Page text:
Already, we are seeing the early stages of this severe lack of available skilled labour across a wide range of businesses.
This will place a significant amount of pressure on working-age people to improve their productivity to support a growing ageing population and simultaneously maintain economic growth.
To address the issue of a lack of available workers, we may either increase the number of persons in the labour force or improve the efficiency with which we do our jobs.
The United States, with its successful immigration policy, serves as a prominent example of how to increase employment rates despite falling birth rates. On the flip side, Japan's restrictive immigration policy is perhaps a contributing factor to its uptick in the ageing population.
However, Japan proves to be a good example of how to cope with a dwindling and ageing population by being more productive via automation and digitalisation.
Bangladesh population: Dual blows of ageing and lack of skills
Bangladesh's population census of 2022 can be viewed positively and negatively, simultaneously.
The census data shows that population growth has slowed down significantly in the last few decades. In the latest census, the growth rate is 1.22% which came down from 1.46% in 2011.
This suggests a significant accomplishment – partly attributed to comprehensive family-planning initiatives.
The census revealed, among other things, that the number of people aged 60 and older is on the rise. The proportion of the population that is over the age of 60 now accounts for 9.28% from 7.47% in 2011.
In numbers, this age group accounts for 15 million.
While the data indicates that the country's life expectancy is increasing, so are the risks. The United Nations Fund for Population Activities (UNFPA) estimates that by 2050, the population of Bangladesh will include 3.6 crore individuals elderly people, representing 22% of the entire population.
But Bangladesh is hardly prepared for the challenges of an ageing population.
The country lacks the basic medical care and welfare systems that are needed to serve the elderly population. At the moment, Bangladesh does not have a healthcare system that is specialised enough to accommodate the country's expanding senior citizens.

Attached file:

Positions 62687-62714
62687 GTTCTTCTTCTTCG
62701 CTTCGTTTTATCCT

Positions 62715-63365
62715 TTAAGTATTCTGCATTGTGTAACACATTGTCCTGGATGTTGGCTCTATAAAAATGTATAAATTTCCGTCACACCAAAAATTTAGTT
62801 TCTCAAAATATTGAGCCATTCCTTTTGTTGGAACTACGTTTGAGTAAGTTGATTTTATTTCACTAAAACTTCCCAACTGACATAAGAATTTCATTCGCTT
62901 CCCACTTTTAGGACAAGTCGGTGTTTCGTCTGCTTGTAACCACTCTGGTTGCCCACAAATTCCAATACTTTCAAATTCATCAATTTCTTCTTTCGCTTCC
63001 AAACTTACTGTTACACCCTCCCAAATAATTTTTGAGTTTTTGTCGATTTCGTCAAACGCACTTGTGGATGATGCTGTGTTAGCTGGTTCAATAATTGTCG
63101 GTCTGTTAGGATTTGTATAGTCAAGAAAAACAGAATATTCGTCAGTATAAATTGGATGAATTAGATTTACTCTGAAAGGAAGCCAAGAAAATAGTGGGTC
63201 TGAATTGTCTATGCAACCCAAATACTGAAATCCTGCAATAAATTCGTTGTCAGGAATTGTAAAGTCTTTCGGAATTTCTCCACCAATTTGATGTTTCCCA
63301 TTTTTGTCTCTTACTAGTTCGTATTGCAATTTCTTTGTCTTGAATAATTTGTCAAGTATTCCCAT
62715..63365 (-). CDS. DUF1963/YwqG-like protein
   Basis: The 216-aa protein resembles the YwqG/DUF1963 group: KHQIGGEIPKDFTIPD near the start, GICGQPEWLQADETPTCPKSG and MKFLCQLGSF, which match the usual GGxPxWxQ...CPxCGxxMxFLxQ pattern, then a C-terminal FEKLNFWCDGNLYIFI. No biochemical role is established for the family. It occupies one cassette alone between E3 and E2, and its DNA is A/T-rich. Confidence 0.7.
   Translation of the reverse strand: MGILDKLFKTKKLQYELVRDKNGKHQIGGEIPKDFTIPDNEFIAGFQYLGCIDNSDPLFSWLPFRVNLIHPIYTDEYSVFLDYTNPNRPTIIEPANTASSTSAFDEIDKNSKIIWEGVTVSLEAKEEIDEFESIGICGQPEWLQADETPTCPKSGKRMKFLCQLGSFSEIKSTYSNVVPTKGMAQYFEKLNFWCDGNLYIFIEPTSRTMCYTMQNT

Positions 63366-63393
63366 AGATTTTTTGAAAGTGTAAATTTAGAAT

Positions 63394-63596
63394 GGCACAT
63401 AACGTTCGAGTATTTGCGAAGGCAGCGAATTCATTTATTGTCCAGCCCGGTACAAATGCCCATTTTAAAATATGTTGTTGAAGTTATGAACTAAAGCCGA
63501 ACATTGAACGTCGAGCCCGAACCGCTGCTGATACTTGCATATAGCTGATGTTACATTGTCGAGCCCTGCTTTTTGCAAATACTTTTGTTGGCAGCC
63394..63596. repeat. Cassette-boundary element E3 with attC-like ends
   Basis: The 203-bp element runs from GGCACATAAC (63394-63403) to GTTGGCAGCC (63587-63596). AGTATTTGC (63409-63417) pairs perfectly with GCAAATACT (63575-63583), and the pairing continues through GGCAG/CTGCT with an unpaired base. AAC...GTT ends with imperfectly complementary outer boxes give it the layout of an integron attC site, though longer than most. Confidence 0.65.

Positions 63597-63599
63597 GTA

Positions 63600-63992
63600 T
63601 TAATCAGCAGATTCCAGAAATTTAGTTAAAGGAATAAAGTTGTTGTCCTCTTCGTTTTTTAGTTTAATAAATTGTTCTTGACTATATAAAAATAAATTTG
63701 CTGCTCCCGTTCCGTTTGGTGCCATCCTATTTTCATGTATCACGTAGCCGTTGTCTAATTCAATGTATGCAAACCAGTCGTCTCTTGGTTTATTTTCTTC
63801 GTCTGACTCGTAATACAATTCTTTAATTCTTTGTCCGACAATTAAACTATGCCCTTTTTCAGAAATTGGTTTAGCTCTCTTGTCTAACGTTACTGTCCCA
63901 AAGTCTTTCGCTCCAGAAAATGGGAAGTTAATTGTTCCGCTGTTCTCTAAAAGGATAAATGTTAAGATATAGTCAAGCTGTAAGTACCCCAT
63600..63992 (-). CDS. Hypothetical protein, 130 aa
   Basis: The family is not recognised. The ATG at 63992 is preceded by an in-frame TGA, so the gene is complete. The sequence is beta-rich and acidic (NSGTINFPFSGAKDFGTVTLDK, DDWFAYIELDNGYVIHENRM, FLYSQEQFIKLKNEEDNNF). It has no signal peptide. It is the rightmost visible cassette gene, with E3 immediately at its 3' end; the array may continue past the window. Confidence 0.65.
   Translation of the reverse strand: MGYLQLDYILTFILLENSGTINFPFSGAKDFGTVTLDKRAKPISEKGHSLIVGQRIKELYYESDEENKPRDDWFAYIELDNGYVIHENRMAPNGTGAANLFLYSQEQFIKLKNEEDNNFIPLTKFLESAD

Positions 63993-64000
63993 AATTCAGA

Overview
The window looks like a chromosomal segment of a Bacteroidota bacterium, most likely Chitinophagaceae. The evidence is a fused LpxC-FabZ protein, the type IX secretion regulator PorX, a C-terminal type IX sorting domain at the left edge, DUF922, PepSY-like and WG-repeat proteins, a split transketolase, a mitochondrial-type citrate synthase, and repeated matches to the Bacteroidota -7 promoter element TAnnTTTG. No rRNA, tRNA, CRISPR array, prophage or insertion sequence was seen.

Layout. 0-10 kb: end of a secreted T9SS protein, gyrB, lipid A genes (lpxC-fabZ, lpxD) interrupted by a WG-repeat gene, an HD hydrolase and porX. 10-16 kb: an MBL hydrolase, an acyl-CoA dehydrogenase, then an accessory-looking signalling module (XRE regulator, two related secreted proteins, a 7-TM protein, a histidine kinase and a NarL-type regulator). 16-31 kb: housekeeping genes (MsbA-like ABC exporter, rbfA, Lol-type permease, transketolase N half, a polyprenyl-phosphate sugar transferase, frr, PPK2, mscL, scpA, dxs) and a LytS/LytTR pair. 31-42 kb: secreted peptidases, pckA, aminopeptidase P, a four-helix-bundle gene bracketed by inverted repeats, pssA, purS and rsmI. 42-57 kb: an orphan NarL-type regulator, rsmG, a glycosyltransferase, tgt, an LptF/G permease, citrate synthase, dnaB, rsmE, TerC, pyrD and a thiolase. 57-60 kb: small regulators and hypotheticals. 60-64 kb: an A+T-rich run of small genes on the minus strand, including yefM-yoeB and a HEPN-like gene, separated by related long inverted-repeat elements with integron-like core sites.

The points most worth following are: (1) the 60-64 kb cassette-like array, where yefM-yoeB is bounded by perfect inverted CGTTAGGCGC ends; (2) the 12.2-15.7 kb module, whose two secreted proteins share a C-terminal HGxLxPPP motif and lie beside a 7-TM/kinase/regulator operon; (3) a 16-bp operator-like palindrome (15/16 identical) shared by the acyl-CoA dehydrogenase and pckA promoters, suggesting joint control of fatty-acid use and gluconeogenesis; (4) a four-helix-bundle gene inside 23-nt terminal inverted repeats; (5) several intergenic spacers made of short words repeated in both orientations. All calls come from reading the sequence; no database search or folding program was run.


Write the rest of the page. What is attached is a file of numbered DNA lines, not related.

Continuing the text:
Regrettably, there are not a lot of facilities (including but not limited to retirement homes) for our senior citizens where they can reside and get proper treatment. As this group is not economically active, many low-and mid-income families suffer to bear the additional burden.
In spite of its demographic dividend, Bangladesh has a shortage of skilled graduates.
A 2021 CPD study shows that the industry failed to hire the required number of skilled manpower, with as many as 46% of private firms having trouble filling open positions.
Even though the country has a large number of graduates – as many as 20 lakhs every year – it remains incapable of filling vacancies in the job market. A telling sign of the skill gap perhaps and the egregious failures of the education system.
At times, even foreign nationals are employed to meet the local demand.
Bangladesh's ever-expanding ageing populace and lack of skilled manpower have become the main issue related to our demography that coincides with global population trends.
Millions of workers need reskilling
Today's workforce is under additional strain stemming from the technological advancements that occur at warp speed. They are simply being left behind.
According to a study by accounting firm PwC, 1 billion people need to be reskilled by 2030. Tech-related skills along with specialised interpersonal skills, such as those linked to sales, human resources, caregiving etc. will be in great demand.
The PwC study also found that by the middle of the 2030s, around 30% of employment would be in danger of becoming automated. Meanwhile, a lack of skilled workforce is the primary concern for 79% of CEOs, the study (based on 29 countries) found.
There is a significant mismatch.
In the next two decades, some form of tech skills will be needed in 90% of employment. New needs are emerging at a much higher speed than actual skilled people, which is falling to make sense of the growing population worldwide. The opposite trends of population growth in the advanced and least-developed countries are another reason.
Is an indefinite population increase beneficial?
Some economists tend to claim that unrestricted population expansion is advantageous since it increases gross domestic product. They also contend that because population expansion and technological advancement go hand in hand, some of the issues raised by an increase in population will be addressed by the technical advancements that result from it.
However, numerous flaws exist in the pro-growth economic philosophy. Nature is not a subsidiary of the economy, rather it is the other way around. Higher average wages or a few percent extra GDP cannot rationalise continued environmental destruction, which in turn causes human suffering.